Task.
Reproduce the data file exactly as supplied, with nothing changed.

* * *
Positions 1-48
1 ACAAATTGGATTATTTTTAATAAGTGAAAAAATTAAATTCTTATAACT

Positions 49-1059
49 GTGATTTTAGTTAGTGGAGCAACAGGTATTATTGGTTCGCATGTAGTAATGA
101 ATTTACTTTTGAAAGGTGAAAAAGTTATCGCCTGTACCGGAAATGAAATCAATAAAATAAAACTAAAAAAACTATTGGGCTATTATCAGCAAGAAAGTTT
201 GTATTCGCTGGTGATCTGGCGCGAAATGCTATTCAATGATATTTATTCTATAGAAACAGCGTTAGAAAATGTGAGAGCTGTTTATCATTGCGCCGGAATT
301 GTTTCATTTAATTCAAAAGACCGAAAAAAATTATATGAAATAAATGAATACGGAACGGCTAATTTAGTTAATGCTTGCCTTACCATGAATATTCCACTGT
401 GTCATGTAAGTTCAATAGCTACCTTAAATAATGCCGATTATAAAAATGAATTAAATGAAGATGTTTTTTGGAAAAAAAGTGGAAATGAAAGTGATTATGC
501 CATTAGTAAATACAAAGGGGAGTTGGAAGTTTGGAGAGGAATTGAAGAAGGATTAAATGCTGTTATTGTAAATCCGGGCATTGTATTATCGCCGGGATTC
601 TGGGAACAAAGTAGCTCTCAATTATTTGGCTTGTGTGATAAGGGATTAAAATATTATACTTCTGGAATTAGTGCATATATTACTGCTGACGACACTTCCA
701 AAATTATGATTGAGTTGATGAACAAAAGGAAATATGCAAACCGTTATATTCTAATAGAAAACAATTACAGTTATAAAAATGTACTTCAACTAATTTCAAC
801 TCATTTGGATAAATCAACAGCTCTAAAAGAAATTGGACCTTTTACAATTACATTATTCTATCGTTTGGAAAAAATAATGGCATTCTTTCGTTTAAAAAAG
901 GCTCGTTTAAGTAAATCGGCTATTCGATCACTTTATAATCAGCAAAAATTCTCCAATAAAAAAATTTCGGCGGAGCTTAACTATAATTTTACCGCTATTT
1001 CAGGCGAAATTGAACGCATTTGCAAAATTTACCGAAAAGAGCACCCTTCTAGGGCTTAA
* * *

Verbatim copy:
Positions 1-48
1 ACAAATTGGATTATTTTTAATAAGTGAAAAAATTAAATTCTTATAACT

Positions 49-1059
49 GTGATTTTAGTTAGTGGAGCAACAGGTATTATTGGTTCGCATGTAGTAATGA
101 ATTTACTTTTGAAAGGTGAAAAAGTTATCGCCTGTACCGGAAATGAAATCAATAAAATAAAACTAAAAAAACTATTGGGCTATTATCAGCAAGAAAGTTT
201 GTATTCGCTGGTGATCTGGCGCGAAATGCTATTCAATGATATTTATTCTATAGAAACAGCGTTAGAAAATGTGAGAGCTGTTTATCATTGCGCCGGAATT
301 GTTTCATTTAATTCAAAAGACCGAAAAAAATTATATGAAATAAATGAATACGGAACGGCTAATTTAGTTAATGCTTGCCTTACCATGAATATTCCACTGT
401 GTCATGTAAGTTCAATAGCTACCTTAAATAATGCCGATTATAAAAATGAATTAAATGAAGATGTTTTTTGGAAAAAAAGTGGAAATGAAAGTGATTATGC
501 CATTAGTAAATACAAAGGGGAGTTGGAAGTTTGGAGAGGAATTGAAGAAGGATTAAATGCTGTTATTGTAAATCCGGGCATTGTATTATCGCCGGGATTC
601 TGGGAACAAAGTAGCTCTCAATTATTTGGCTTGTGTGATAAGGGATTAAAATATTATACTTCTGGAATTAGTGCATATATTACTGCTGACGACACTTCCA
701 AAATTATGATTGAGTTGATGAACAAAAGGAAATATGCAAACCGTTATATTCTAATAGAAAACAATTACAGTTATAAAAATGTACTTCAACTAATTTCAAC
801 TCATTTGGATAAATCAACAGCTCTAAAAGAAATTGGACCTTTTACAATTACATTATTCTATCGTTTGGAAAAAATAATGGCATTCTTTCGTTTAAAAAAG
901 GCTCGTTTAAGTAAATCGGCTATTCGATCACTTTATAATCAGCAAAAATTCTCCAATAAAAAAATTTCGGCGGAGCTTAACTATAATTTTACCGCTATTT
1001 CAGGCGAAATTGAACGCATTTGCAAAATTTACCGAAAAGAGCACCCTTCTAGGGCTTAA